SARS-CoV-2 Infection and Development of Islet Autoimmunity in Early Childhood

JAMA. 2023 Sep 26;330(12):1151-1160. doi: 10.1001/jama.2023.16348.


Importance: The incidence of diabetes in childhood has increased during the COVID-19 pandemic. Elucidating whether SARS-CoV-2 infection is associated with islet autoimmunity, which precedes type 1 diabetes onset, is relevant to disease etiology and future childhood diabetes trends.

Objective: To determine whether there is a temporal relationship between SARS-CoV-2 infection and the development of islet autoimmunity in early childhood.

Design, setting, and participants: Between February 2018 and March 2021, the Primary Oral Insulin Trial, a European multicenter study, enrolled 1050 infants (517 girls) aged 4 to 7 months with a more than 10% genetically defined risk of type 1 diabetes. Children were followed up through September 2022.

Exposure: SARS-CoV-2 infection identified by SARS-CoV-2 antibody development in follow-up visits conducted at 2- to 6-month intervals until age 2 years from April 2018 through June 2022.

Main outcomes and measures: The development of multiple (≥2) islet autoantibodies in follow-up in consecutive samples or single islet antibodies and type 1 diabetes. Antibody incidence rates and risk of developing islet autoantibodies were analyzed.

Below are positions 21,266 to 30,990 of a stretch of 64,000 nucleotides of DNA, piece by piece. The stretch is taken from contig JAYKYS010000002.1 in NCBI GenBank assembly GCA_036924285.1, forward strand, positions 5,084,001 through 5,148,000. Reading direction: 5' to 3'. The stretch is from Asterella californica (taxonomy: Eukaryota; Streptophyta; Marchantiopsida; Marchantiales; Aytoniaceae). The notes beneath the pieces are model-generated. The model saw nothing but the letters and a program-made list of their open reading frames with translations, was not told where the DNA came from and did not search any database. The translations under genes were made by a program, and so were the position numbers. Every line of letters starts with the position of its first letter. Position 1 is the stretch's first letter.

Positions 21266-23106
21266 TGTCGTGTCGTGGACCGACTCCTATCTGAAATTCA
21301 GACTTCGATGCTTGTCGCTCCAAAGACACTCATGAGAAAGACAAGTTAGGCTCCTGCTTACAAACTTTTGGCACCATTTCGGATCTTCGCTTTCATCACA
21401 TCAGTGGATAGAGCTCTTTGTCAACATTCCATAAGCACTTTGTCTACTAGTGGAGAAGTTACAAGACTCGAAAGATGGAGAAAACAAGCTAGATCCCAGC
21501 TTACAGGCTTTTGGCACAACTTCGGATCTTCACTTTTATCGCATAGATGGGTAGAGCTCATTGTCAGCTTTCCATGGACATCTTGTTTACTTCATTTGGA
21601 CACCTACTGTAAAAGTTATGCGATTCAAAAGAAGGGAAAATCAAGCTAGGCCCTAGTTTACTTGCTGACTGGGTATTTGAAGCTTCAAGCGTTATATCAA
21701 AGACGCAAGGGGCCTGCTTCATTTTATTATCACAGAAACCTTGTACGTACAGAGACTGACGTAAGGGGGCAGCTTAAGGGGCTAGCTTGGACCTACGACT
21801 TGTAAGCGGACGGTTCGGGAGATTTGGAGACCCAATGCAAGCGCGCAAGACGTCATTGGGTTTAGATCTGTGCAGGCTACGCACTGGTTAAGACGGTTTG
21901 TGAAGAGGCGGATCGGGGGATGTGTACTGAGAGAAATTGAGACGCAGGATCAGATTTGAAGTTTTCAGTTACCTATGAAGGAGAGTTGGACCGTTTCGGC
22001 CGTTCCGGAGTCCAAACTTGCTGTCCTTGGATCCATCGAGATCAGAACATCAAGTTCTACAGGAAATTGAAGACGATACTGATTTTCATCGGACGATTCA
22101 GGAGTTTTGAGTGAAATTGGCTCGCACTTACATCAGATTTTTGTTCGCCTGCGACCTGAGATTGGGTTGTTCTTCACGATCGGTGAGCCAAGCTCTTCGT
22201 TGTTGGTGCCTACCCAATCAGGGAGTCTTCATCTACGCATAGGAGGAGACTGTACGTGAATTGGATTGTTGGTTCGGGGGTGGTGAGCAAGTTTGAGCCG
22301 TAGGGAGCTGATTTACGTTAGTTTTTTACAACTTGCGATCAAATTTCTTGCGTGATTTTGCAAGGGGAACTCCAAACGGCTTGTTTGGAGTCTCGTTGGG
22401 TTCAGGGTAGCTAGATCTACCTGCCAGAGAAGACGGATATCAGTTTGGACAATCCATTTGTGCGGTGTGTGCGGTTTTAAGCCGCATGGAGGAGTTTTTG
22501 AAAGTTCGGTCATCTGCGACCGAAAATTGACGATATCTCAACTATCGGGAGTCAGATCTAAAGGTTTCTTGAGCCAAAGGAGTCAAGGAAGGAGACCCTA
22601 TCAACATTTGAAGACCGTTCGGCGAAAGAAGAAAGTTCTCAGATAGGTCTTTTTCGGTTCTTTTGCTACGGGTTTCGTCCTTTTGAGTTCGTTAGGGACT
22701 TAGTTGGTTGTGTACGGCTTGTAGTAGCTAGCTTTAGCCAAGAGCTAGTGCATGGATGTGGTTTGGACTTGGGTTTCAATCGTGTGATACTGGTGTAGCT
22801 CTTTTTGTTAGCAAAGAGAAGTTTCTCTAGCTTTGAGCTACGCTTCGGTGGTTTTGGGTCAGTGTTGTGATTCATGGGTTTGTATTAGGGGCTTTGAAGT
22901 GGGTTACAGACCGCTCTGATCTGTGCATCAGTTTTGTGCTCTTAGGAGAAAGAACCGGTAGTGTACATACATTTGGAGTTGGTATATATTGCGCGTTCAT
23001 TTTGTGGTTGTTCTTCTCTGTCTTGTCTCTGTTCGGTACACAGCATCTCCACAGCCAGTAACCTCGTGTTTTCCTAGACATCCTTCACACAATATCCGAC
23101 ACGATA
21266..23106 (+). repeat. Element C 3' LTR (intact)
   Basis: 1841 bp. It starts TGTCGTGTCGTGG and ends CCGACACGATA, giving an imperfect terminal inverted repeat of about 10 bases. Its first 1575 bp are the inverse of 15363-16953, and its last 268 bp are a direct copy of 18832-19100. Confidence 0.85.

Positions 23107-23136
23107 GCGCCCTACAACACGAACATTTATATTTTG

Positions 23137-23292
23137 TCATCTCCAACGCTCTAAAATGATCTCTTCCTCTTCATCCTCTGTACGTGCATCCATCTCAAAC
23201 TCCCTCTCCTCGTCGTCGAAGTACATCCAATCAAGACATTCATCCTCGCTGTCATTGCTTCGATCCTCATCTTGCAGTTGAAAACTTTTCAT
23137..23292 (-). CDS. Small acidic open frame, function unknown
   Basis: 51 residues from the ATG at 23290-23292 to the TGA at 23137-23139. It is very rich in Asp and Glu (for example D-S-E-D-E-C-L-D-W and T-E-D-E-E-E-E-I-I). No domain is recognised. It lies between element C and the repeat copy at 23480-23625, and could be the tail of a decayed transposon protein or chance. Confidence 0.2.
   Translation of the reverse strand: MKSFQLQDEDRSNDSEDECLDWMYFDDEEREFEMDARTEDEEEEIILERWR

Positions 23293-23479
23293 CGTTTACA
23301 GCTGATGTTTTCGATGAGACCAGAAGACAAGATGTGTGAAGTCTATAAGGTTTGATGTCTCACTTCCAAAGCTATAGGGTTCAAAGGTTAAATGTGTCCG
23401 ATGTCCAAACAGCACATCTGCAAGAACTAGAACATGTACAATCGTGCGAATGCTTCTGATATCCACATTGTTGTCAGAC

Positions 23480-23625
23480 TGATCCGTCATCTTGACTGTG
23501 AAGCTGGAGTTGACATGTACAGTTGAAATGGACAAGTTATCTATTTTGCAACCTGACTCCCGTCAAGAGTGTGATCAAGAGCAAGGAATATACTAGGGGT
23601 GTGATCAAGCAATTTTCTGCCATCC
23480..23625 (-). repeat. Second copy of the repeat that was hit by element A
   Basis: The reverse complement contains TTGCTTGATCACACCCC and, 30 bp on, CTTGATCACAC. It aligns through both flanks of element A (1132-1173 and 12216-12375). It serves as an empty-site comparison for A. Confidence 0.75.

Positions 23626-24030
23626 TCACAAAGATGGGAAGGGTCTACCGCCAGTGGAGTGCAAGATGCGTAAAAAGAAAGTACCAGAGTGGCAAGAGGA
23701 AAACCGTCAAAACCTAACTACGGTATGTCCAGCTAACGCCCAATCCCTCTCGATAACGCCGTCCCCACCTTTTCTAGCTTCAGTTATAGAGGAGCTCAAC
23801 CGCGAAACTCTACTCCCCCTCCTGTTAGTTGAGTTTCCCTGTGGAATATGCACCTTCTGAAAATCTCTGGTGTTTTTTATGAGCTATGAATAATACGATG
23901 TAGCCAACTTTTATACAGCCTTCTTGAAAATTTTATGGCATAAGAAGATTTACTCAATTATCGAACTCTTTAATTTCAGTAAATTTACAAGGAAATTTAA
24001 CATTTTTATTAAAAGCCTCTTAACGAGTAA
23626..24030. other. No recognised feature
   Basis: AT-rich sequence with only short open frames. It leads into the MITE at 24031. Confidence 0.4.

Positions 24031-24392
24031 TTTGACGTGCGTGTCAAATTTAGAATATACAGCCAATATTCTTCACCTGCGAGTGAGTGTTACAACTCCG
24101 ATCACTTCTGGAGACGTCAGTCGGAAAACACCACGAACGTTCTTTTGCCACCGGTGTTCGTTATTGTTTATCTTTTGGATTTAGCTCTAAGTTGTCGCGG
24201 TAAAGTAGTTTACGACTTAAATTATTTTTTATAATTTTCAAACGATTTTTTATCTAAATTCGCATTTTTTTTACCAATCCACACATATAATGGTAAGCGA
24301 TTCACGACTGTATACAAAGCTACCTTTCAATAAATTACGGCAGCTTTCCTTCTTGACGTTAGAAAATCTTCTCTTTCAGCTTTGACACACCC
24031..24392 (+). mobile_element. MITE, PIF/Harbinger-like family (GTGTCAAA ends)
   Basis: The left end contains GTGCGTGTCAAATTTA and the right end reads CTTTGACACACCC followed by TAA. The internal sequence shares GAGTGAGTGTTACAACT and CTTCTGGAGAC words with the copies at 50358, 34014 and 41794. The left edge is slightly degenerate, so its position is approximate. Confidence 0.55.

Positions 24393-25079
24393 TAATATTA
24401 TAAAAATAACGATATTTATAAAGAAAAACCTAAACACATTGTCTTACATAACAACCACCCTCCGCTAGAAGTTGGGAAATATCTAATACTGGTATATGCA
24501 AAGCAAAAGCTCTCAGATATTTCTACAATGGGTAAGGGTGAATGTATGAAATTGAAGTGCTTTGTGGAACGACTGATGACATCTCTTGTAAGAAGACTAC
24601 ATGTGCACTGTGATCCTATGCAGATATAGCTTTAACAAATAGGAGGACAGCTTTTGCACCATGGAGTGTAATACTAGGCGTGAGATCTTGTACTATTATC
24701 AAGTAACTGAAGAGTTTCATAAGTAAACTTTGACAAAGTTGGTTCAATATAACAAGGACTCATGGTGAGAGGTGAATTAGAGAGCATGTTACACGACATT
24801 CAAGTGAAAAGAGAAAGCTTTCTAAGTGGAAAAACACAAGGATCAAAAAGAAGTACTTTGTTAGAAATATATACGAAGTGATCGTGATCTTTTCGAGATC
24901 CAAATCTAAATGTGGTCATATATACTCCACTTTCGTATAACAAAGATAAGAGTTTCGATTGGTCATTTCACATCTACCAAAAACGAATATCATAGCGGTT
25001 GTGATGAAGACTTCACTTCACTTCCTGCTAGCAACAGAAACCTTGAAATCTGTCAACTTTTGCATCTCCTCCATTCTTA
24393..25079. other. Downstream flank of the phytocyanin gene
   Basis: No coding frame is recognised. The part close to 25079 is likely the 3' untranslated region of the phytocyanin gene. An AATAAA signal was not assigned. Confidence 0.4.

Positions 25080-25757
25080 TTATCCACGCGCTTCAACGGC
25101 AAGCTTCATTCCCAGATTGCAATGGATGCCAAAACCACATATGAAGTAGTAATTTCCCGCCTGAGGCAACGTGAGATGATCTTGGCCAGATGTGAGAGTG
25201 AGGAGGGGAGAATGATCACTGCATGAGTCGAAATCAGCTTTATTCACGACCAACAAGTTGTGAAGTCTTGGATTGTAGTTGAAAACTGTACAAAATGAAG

Results: Consent was obtained for 885 (441 girls) children who were included in follow-up antibody measurements from age 6 months. SARS-CoV-2 antibodies developed in 170 children at a median age of 18 months (range, 6-25 months). Islet autoantibodies developed in 60 children. Six of these children tested positive for islet autoantibodies at the same time as they tested positive for SARS-CoV-2 antibodies and 6 at the visit after having tested positive for SARS-CoV-2 antibodies. The sex-, age-, and country-adjusted hazard ratio for developing islet autoantibodies when the children tested positive for SARS-CoV-2 antibodies was 3.5 (95% CI, 1.6-7.7; P = .002). The incidence rate of islet autoantibodies was 3.5 (95% CI, 2.2-5.1) per 100 person-years in children without SARS-CoV-2 antibodies and 7.8 (95% CI, 5.3-19.0) per 100 person-years in children with SARS-CoV-2 antibodies (P = .02). Islet autoantibody risk in children with SARS-CoV-2 antibodies was associated with younger age (<18 months) of SARS-CoV-2 antibody development (HR, 5.3; 95% CI, 1.5-18.3; P = .009).

Conclusion and relevance: In young children with high genetic risk of type 1 diabetes, SARS-CoV-2 infection was temporally associated with the development of islet autoantibodies.

Publication types

  • Multicenter Study
  • Research Support, Non-U.S. Gov't

MeSH terms

  • Antibodies, Viral / immunology
  • Autoantibodies / immunology
  • Autoimmunity / immunology
  • COVID-19* / complications
  • COVID-19* / immunology
  • Child, Preschool
  • Diabetes Mellitus, Type 1* / etiology
  • Diabetes Mellitus, Type 1* / genetics
  • Diabetes Mellitus, Type 1* / immunology
  • Female
  • Genetic Predisposition to Disease
  • Humans
  • Infant
  • Islets of Langerhans* / immunology
  • Male
  • Pandemics
  • SARS-CoV-2


  • Antibodies, Viral
  • Autoantibodies